In Haines, a pair of mining events offer different perspectives

A drill site at the Palmer Project north of Haines. (Photo courtesy of Constantine Metal Resources)
A drill site at the Palmer Project north of Haines. (Photo courtesy of Constantine Metal Resources)

The Southeast community of Haines has the reputation of being polarized. It lived up to that reputation last week with two vastly different events about a potential metals mine.

About 30 people sat across plastic tables to hear presentations at the Chilkat Valley Mining Forum over the weekend. Speakers by and large were supportive of a mine at the Palmer Project north of Haines.

Garfield MacVeigh is the CEO of Constantine Metal Resources, the Canadian exploration firm behind the potential mine project. He said this was an opportunity for the community to get answers to their questions. He took notes when residents chimed in.

“I hope they walk away knowing that we’re listening to everybody, doing our best to listen to everybody. I think that’s critical. I think it’s important that we offer the information that we can to people, so they know what’s going on,” he said.

He was among nine speakers. Presentations ranged from deep dives into a copper-silver-zinc- barite mine plan to community impacts of mining. But there has been push back by some quarters.

A report commissioned by mine opponents last year suggested a mine north of Haines could bring social problems.

Meilani Schijvens of Rain Coast Data and formerly Hecla Greens Creek minesaid she was asked to speak to the findings of that report. She found the report’s assertion that mine workers could increase alcoholism and drug abuse in the community was flawed. She says it relies on data from coal mining regions in the Lower 48. She pulled numbers from this region.

“We’re just not seeing these trends. Mining is our one sector in Southeast Alaska that is completely drug free. If you want to get a job in mining in Southeast Alaska you have to take a drug test,” she said.

People asked what a future mine could do for Haines. There were questions about investment in roads, sewers and schools if hundreds of miners move to town.

“Let’s say like, for example, sewage treatment, where it might be beneficial for the mine to contribute in some regard to the cost of upgrading the sewage treatment, such that the sewage treatment then would be serviceable for the mine as well. And that would apply to virtually any of these infrastructure questions,” suggested an audience member.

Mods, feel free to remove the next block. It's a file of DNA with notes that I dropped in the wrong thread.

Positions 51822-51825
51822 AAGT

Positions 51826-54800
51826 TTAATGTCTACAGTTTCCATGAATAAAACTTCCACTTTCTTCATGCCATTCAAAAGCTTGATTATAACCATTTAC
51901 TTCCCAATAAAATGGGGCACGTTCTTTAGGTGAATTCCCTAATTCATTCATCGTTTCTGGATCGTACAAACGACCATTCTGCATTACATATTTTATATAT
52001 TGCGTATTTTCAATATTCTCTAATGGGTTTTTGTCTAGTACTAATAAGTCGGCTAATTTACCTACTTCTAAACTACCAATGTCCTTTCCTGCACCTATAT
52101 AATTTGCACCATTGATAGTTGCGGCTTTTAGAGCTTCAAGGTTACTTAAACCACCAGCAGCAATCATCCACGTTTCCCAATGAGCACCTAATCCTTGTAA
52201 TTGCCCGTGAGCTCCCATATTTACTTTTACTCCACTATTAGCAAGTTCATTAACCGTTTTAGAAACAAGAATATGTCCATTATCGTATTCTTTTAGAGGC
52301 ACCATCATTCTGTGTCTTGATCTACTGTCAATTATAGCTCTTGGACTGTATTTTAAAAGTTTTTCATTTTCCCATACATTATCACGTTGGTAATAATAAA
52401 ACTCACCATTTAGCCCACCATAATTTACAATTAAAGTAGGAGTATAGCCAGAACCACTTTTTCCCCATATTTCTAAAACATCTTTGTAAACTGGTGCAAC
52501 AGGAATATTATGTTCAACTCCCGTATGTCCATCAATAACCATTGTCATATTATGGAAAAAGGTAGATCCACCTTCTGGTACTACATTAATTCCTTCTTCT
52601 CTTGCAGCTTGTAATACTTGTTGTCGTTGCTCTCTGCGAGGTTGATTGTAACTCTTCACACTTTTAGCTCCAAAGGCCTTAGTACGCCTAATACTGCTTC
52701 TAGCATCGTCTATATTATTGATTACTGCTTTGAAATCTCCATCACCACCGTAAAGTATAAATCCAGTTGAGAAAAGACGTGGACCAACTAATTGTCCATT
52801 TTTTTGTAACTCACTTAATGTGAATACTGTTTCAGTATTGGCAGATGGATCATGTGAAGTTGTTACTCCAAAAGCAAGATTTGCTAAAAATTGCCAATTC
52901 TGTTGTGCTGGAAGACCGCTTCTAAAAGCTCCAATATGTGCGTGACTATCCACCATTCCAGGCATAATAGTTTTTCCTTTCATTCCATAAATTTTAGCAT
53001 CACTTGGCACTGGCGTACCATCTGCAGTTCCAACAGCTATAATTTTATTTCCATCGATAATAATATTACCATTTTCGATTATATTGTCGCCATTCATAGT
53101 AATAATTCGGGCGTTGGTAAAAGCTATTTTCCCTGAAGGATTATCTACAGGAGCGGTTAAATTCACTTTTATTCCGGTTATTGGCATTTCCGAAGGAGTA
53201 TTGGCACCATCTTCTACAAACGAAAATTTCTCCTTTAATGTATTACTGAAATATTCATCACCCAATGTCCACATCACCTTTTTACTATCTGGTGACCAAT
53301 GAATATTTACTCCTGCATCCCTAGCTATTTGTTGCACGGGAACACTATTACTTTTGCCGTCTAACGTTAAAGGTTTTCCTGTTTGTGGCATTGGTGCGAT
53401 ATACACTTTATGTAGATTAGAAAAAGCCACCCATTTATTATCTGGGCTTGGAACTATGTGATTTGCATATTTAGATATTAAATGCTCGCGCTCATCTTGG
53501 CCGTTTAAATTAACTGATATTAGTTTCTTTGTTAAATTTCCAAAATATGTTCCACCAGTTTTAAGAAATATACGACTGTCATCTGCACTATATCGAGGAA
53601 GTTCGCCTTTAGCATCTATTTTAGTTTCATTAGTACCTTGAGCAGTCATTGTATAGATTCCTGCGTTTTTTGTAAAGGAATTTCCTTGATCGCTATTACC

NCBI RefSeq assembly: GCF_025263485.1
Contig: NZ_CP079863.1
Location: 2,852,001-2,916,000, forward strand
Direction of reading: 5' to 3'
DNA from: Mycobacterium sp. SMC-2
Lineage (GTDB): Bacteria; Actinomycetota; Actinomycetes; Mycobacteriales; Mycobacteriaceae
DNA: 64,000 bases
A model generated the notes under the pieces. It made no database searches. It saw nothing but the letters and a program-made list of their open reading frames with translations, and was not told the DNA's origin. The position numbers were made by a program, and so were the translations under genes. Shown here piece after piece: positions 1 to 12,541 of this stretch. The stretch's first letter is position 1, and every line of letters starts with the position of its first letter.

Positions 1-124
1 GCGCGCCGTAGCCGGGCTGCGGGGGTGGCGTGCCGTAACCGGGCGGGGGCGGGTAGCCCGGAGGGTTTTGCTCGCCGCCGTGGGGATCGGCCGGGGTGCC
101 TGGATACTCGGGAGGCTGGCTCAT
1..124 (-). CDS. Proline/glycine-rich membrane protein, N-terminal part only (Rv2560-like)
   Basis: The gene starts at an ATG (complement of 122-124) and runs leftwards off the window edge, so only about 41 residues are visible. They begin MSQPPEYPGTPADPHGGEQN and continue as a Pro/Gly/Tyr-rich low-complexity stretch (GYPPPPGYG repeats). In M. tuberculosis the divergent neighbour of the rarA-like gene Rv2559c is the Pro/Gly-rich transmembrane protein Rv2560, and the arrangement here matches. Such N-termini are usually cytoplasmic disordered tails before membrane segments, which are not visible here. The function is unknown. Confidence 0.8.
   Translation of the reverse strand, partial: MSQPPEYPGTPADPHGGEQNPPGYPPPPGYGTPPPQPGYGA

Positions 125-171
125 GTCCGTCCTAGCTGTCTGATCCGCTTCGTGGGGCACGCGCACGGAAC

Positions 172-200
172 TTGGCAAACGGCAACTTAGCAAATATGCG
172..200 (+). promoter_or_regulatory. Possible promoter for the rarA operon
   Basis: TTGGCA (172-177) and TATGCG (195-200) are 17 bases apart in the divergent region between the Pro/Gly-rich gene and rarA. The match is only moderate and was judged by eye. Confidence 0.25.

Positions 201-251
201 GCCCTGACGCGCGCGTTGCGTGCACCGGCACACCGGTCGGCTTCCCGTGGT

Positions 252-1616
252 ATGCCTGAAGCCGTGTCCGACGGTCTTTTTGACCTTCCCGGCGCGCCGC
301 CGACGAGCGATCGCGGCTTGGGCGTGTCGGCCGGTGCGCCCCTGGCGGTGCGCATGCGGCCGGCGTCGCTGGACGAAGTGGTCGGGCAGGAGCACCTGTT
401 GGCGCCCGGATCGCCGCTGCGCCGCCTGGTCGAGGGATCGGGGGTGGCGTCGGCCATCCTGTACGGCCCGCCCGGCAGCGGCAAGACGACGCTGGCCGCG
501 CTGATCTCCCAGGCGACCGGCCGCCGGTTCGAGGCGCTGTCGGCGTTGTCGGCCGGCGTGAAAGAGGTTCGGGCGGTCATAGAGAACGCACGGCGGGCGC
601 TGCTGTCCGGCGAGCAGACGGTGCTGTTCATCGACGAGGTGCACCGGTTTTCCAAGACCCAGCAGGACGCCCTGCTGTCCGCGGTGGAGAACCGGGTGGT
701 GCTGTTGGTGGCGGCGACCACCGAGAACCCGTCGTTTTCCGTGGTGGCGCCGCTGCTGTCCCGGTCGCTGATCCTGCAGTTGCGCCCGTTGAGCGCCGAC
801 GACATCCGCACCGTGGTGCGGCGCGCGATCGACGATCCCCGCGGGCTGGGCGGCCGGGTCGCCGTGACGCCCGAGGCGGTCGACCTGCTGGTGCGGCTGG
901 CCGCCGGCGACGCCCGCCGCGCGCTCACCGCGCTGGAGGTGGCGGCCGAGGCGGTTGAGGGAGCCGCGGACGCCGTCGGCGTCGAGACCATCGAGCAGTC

But as Constantine’s Liz Cornejo explained, a minerals exploration company like hers spends investor’s money – other people’s cash – to see if a mine could work here.

“I can answer a little bit of that,” she said.

“And that’s, I think, exactly what this forum is meant for and what the PEA (preliminary economic assessment) is meant for. Is what will the mine potentially need and, and then the community can look at it and say, ‘Well, hey, this is going to be a burden or  this is an opportunity…’ Or is this a public private partnership? Is it a private business opportunity, is it a public entity thing that’s paid through property tax and sales tax…”

Those types of answers would come later if and when there’s a concrete plan for a mine.

There are critical voices in Haines. But they were mostly across town, meeting on a different day.

“The Mining Forum Committee has been completely overtaken by the pro-development side,” said Southeast Alaska Conservation Council’s Guy Archibald. The environmental group’s staff scientist spoke at an event co-organized by Lynn Canal Conservation, a local green group. Here’s a snippet from his talk on mines.

“What’s happening is the mines are going big. They’re bigger, more complex, doing it faster and harder and pushing more equipment. And guess what? The failure rate is increasing, not decreasing,” he said.

It was a much different tone than the Chilkat Valley Mining Forum. Both The Chilkat Indian Village of Klukwan, a local tribal government, and Lynn Canal Conservation used to take part but left in 2017 over concerns that criticism of mining wasn’t welcome.

But Archibald says the community should stick together even when folks disagree.

“I gave a talk at the Sheldon museum six years ago and asked that people not to get divided. It’s almost impossible not to. I would just ask that as the debate goes on you allow people to come from their place, be honest about it,” Archibald said.

But that’s difficult here. Especially as conversation over a potential mine is divided between separate groups on separate days.

 

Reader Interactions

X